Manufacturing expands for 18th straight month, but pace slows

Workers at a refrigerator compressor factory. Last month's lower electronics reading came on the back of slower growth in both factory output and new orders.
Workers at a refrigerator compressor factory. Last month's lower electronics reading came on the back of slower growth in both factory output and new orders.ST FILE PHOTO

February reading dragged lower by electronics manufacturing sector

The pace has eased a touch, but the manufacturing sector is still powering along after a rousing start to the year.

The key Purchasing Managers' Index (PMI) - an early indicator of factory activity - came in at 52.7 for last month - the 18th consecutive month of improvement, with more tipped to come.

A reading of 50 and above indicates expansion. Last month's number was a notch below the 53.1 recorded in January, which was the highest reading since December 2009. The Singapore Institute of Purchasing and Materials Management, which compiles the PMI from a monthly poll of purchasing executives in about 150 industrial companies, said yesterday that last month's reading "was dragged lower by the electronics manufacturing sector, on the back of the moderating non-electronics sectors".

The electronics sector's PMI came in at 52.1, its lowest in eight months, and down from January's 52.9.

Last month's lower electronics reading came on the back of slower growth in both factory output and new orders. Slower growth was also recorded in imports, input prices, employment and new exports.

Still, it was the 19th straight month of expansion for the sector.

PMI readings around the region were mixed. Factory activity picked up in Vietnam and slowed in Taiwan and Japan, though both PMIs remained expansionary. Malaysia fell back into contractionary territory with a reading of 49.9 last month, down from January's 50.5.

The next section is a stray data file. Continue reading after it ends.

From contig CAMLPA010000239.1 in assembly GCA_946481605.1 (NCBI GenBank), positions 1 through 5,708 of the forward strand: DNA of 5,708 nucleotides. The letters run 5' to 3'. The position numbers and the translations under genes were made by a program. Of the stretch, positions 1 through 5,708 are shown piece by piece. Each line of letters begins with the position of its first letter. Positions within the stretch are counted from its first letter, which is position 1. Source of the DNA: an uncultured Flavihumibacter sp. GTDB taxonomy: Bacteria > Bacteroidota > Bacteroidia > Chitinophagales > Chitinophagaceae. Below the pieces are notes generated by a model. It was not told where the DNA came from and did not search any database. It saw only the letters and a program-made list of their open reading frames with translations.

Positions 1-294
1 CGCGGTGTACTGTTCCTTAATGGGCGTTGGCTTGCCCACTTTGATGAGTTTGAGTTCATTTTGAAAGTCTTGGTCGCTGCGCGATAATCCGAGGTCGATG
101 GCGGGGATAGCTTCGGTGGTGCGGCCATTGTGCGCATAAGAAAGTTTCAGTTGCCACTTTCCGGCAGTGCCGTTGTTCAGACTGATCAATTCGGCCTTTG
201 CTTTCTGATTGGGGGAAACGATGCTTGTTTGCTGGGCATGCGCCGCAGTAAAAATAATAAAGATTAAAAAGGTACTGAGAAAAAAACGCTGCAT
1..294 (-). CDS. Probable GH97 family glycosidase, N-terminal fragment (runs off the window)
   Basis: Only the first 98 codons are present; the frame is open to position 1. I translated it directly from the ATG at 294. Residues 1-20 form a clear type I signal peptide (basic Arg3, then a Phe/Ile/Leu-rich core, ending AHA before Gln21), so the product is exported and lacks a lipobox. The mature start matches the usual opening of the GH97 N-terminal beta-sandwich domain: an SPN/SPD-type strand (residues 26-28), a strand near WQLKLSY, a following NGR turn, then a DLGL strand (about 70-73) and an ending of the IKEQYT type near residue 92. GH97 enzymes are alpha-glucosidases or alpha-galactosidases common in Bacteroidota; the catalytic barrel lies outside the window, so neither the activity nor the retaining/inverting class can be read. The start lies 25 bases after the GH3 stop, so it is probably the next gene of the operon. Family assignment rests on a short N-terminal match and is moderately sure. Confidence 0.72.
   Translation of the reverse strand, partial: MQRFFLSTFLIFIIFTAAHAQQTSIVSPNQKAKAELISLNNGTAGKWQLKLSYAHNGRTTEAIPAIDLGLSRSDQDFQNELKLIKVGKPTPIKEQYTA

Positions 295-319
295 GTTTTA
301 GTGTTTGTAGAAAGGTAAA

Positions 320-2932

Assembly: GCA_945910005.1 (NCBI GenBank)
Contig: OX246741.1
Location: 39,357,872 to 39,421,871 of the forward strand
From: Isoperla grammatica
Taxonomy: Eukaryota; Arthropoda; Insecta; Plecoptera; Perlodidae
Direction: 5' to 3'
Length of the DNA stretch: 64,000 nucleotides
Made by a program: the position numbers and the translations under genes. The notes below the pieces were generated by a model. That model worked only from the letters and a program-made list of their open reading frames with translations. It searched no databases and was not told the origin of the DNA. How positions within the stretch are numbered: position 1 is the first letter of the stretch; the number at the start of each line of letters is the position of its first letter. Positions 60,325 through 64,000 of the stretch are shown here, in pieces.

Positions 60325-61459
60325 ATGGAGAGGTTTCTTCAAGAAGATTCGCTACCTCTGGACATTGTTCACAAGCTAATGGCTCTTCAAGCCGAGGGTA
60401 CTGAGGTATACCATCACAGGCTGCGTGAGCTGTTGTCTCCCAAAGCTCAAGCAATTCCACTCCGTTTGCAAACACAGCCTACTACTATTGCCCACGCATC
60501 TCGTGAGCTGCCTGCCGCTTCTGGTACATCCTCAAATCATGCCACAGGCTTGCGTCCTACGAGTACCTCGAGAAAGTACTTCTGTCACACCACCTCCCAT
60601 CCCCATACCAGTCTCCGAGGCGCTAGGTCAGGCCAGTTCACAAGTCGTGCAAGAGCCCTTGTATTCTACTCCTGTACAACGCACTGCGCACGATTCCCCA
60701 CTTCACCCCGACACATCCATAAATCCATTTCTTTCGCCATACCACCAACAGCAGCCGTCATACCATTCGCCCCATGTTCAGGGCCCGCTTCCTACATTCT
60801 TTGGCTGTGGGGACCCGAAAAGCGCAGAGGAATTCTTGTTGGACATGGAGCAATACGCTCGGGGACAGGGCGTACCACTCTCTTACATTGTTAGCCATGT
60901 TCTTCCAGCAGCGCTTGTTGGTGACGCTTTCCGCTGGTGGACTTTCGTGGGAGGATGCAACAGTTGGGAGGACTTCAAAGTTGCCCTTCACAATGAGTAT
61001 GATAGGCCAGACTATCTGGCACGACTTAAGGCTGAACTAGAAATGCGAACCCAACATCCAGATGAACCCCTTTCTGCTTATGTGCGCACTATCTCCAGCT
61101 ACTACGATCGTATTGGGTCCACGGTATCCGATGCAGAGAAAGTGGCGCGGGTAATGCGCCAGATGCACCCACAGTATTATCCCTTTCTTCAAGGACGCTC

PMI readings around the region were mixed. Factory activity picked up in Vietnam and slowed in Taiwan and Japan, though both PMIs remained expansionary. Malaysia fell back into contractionary territory with a reading of 49.9 last month, down from January's 50.5.

OCBC economist Selena Ling said data in January and last month might have been skewed by the Chinese New Year festive season, but this month should offer more clarity on how the manufacturing sector is really doing.

Some moderation in growth is anticipated, especially as January's strong showing was likely the result of factories front-loading ahead of Chinese New Year, Ms Ling noted.

"Looking ahead, we do not expect that the double-digit expansion in manufacturing output can be sustained," she said.

Still, "industry news suggests that Applied Materials Inc, the largest supplier of machinery used to make semiconductors, remains bullish on future demand, citing sustainable market strength amid a fundamental shift in the demand for semiconductors and displays".

A version of this article appeared in the print edition of The Straits Times on March 03, 2018, with the headline 'Manufacturing expands for 18th straight month, but pace slows'. Print Edition | Subscribe